I had a bit of a dilemma on the Maple River in June. I caught a nice 12" brown that was hooped in the tongue, and bleeding profusely enough to turn my White Wulff into a Red Wulff! I debated killing him and taking him home - he was legal size for the stream - but I ended up letting him go, partially because I had left my creel in the car (haven't actually used it yet) and partially because I didn't think he was wounded all that badly. And, also, I am just not in the habit of killing fish these days! I suspect the fish probably made it...Once, though, I did have to leave a fly stuck in the tongue of a sea-run cutthroat trout in Oregon - not sure if that one made it, especially since he wasn't a big fish and the fly wasn't exactly small...


P.S. At least in fly fishing I have found many fewer fish swallow the hook than in my old baitfishing days. And, you don't have three trebels to extract either!!
No matter how big the one you just caught is, there's always a bigger one out there somewhere...
GONZOJuly 23rd, 2010, 1:53 pm
Site Editor
"Bear Swamp," PA

Posts: 1681
There may be an element of myth about the notion of hooks rusting out or being dissolved by digestive juices. My understanding is that when a fish sheds a hook, the mechanism is more likely to be festering. FWIW, here is a take on the subject from the PAF&BC website:

A much higher percentage of fish that are hooked deeply survive when the hook is left in and the line cut compared to those where a deep hook is removed. In the few scientific studies where the fate of hooks that were left in fish released by anglers were tracked, it has been learned that hooks were eventually shed by the fish or surrounded by new tissue. One study found that rainbow trout shed hooks in about 40 days. The study of 200 hundred trout released without removal of hooks 66 percent survived, of the 200 where the hook was removed 11.5 percent survived.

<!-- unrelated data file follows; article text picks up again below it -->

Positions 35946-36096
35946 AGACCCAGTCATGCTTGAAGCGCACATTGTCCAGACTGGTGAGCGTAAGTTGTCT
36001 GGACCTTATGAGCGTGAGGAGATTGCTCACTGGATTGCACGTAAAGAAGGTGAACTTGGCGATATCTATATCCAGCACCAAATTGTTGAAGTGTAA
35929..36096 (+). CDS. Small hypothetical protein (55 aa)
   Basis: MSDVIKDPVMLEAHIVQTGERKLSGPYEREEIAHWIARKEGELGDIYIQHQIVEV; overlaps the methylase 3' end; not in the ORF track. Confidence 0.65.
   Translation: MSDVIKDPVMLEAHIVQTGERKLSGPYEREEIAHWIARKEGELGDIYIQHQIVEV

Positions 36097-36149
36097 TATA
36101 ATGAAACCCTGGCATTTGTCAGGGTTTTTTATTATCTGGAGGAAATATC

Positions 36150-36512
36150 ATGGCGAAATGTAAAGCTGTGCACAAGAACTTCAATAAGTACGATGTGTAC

In a 1989 study of smallmouth bass, study mortality ranged between 32.5 and 47.3 percent (depending upon hook size) for hooks that were immediately removed, whereas mortality for hooks that were not removed was 4.2 percent. In the case of juvenile smallmouth bass, the study found that upon dissection, some hooks were lodged in internal organs but that new tissue surrounded the hooks. The study further noted that dissected hooks exhibited minimal corrosion after 20 days.

You are wise to cut the line and leave the hook in, the fish will likely survive to be caught another day.

Jmd123July 23rd, 2010, 3:22 pm
Oscoda, MI

Posts: 2595
THANKS for that info, GONZO. Now I know I've been doing the right thing all along.

No matter how big the one you just caught is, there's always a bigger one out there somewhere...
TroutnutJuly 23rd, 2010, 3:52 pm
Bellevue, WA

Posts: 2736
Here's some more confirmation of what Gonzo said. At the symposium on salmonids in Spain this past May, I saw a talk on some excellent recent research on this subject in Japan. Here's part of the Web of Science record for the corresponding article (abstract in bold):

Author(s): Tsuboi, J; Morita, K; Ikeda, H
Title: Fate of deep-hooked white-spotted charr after cutting the line in a catch-and-release fishery
Source: FISHERIES RESEARCH, 79 (1-2): 226-230 JUN 2006

Abstract: Using wild white-spotted charr (Salvelinus leucomaenis) as a model, we investigated the effects of cutting the line and leaving the hook embedded in deeply hooked fish in a multiple catch-and-release experiment. Ten fishing episodes involving 415 tagged fish (fork length range: 96-311 mm) were conducted at weekly intervals. A total of 735 captures (1.8 times per fish), 88 captures were deep-hooked and released by cutting the line. Eleven of the fish were deeply hooked twice, and released by cutting the line in both instances. After the experiment, 93.5% (72/77) of the deep-hooked fish were recaptured, indicating that the survival rates of fish released by cutting the line are sufficiently high to be encouraging. Of the 82 hooks in the 72 fish sampled that were deep-hooked and released by cutting the line, 27 (32.9%) hooks had been evacuated. The hooks remaining after cutting the line in earlier fishing episodes tended to be corroded or had been evacuated. Logistic regression analyses showed that the probability of hooks being uncorroded and remaining in a charr gut decreased with time. The estimated average time before a remaining hook started to corrode was 22.1 +/- 22.7 days after cutting the line and the average time to hook evacuation was 53.3 +/- 36.3 days. Our study demonstrated that cutting the line is an effective release method for deep-hooked fish under natural environmental conditions.